SCORE

The world of e-commerce is incredibly competitive. Not only are you battling the big guys like Amazon, you’re also competing with hundreds of other small e-commerce sites selling what you sell.

Given the slim margin for error, can you afford for your e-commerce website to turn customers off?

A recent survey asked 1,000 U.S. e-commerce shoppers what they like and don't like about e-commerce websites. Here’s what they discovered.

It’s all about the product

By far, the biggest pet peeve e-commerce shoppers share is difficulty finding the products they’re looking for. More than four in 10 say their biggest pet peeve is poorly designed menus/a lack of merchandise subcategories. Thirty percent say their biggest pet peeve is search functionality that’s “too basic” with no filters to narrow results. Finally, 26.4 percent say their biggest pet peeve is when “products are buried behind too much branding.”

These are serious issues for your e-commerce business: Almost 70 percent of respondents say any one of the previous pet peeves would motivate them to shop around on other websites instead.

The takeaway: Make sure your main menu is well designed and clearly organized so it’s easy to find your merchandise. Main product categories are essential, but adding subcategories will help users get through your e-commerce site quickly—a key concern for online shoppers. If your search feature doesn’t already have advanced search and filter options, it’s time for an update (who wants to search through 40 pages of results for “women’s white T-shirt”?).

Cart before the horse

Once your shoppers navigate your website, make their buying decisions and load their shopping carts, there’s still room for error. The checkout experience is a deciding factor in whether customers buy or give up.

For one-third of respondents, the biggest pet peeve about the e-commerce shopping carts is a lack of upfront pricing. Some 27 percent dislike having to create an account, while 22.9 percent are annoyed by high shipping costs.

The Takeaway: Don’t try to hide things—especially when it comes to money. Prices should be clearly visible on your website, and shopping cart totals should update as more items are added. If you use offer codes for discounts, provide the opportunity to enter the codes before beginning the checkout process, so shoppers can get an accurate total and see how much they’ll save.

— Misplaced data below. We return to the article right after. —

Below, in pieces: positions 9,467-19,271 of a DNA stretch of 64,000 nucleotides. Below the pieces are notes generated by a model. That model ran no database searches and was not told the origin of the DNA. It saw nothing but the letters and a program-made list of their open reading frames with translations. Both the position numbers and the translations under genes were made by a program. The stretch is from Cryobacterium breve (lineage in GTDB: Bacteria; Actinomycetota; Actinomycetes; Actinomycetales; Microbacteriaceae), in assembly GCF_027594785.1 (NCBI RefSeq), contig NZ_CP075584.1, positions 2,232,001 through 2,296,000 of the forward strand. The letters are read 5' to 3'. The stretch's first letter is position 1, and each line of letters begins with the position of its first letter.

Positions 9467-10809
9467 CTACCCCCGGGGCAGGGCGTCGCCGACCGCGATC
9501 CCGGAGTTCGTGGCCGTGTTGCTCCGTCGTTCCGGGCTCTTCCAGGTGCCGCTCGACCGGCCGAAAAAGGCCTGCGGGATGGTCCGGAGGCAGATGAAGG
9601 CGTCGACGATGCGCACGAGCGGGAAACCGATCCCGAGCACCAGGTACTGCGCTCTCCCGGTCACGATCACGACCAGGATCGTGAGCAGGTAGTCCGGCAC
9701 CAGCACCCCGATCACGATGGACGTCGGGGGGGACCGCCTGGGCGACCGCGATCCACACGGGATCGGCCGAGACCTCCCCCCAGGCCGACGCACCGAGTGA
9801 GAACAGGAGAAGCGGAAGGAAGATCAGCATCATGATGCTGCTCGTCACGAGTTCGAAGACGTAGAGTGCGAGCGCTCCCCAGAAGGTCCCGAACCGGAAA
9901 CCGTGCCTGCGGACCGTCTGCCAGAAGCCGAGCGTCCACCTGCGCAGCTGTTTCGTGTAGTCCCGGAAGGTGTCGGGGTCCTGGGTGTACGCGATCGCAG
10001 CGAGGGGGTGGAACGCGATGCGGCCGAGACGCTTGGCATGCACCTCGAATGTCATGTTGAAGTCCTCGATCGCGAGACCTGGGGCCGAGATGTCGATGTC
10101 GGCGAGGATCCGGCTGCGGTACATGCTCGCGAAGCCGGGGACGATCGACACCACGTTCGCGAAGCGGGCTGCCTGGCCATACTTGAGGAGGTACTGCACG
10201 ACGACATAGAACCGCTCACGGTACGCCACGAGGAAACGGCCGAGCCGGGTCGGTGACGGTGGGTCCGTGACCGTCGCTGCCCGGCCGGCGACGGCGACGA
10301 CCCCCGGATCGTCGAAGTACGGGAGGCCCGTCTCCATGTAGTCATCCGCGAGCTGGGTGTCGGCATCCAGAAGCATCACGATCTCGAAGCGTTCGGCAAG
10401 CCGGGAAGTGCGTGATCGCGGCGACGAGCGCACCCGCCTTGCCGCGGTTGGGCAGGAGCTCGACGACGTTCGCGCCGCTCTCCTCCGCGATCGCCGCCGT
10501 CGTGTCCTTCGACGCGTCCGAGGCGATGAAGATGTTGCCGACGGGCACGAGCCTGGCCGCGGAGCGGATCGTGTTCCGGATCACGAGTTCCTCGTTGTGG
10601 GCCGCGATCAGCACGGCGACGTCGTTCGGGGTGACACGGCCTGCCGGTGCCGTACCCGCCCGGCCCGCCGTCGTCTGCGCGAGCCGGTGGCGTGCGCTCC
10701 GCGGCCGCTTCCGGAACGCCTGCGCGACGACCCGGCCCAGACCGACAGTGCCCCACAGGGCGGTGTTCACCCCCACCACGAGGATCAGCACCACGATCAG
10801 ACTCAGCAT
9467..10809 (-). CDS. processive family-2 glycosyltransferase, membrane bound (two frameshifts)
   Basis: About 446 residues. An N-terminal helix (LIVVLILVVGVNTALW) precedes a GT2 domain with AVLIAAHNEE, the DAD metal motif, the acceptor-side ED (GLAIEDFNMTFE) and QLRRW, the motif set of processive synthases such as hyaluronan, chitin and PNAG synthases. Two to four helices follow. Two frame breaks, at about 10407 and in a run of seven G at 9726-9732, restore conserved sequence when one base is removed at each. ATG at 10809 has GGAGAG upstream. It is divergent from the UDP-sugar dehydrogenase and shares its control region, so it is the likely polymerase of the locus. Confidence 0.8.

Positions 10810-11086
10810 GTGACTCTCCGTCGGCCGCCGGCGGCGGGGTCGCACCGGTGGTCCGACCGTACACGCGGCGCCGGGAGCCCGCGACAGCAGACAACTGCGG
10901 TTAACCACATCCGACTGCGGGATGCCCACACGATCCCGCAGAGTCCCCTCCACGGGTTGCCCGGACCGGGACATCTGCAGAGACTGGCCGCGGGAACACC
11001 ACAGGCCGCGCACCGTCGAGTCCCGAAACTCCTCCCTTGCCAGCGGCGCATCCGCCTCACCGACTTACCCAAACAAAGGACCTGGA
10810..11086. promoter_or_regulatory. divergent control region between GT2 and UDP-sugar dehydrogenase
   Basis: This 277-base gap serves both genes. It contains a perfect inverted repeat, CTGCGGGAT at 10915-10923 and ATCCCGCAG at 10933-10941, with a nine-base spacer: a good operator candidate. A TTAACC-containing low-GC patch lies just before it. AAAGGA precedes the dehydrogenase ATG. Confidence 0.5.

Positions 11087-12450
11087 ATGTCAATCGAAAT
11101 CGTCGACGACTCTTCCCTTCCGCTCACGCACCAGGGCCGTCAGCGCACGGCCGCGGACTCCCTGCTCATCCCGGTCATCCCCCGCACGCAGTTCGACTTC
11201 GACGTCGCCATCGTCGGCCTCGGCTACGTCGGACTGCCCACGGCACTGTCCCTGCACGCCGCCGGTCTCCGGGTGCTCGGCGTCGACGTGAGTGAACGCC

A customer’s primary concern during online shopping is making the purchase quickly and conveniently. Creating an account slows that down—and could drive shoppers elsewhere. Instead of requiring customers to create an account, allow them to check out as guests, while promoting the benefits of accounts, such as discounts for early access to sales. (When you send that email alerting them their order shipped, it’s a great time to remind them “Why not create an account to make tracking your order easier?”)

Shipping costs are major concern for online shoppers. Offering free shipping when the customer orders hit a certain dollar value can help you strike a balance between keeping customers happy and keeping more of your profits. Look at your analytics to see how many of your customers want rush shipping—perhaps you can offset any losses from free standard shipping by increasing the charges for rush deliveries.

Learn from the best

Wondering how else you can improve your e-commerce website? According to the survey, 45.4 percent of respondents say electronics retailers have the best e-commerce websites, while 18.7 percent praise fashion websites. Try checking out popular electronics retailers like Apple or Best Buy, or fashion retailer HM.com: It’s the number-one fashion site on the web.

According to the experts behind the survey, HM.com ranks highly because

  • The site generates trust and makes it easy to get support
  • Strong categorization and search makes it easy to find products
  • The checkout process is “simple, short and without unnecessary distractions.”

Your SCORE mentor can check out your e-commerce website and find areas to improve.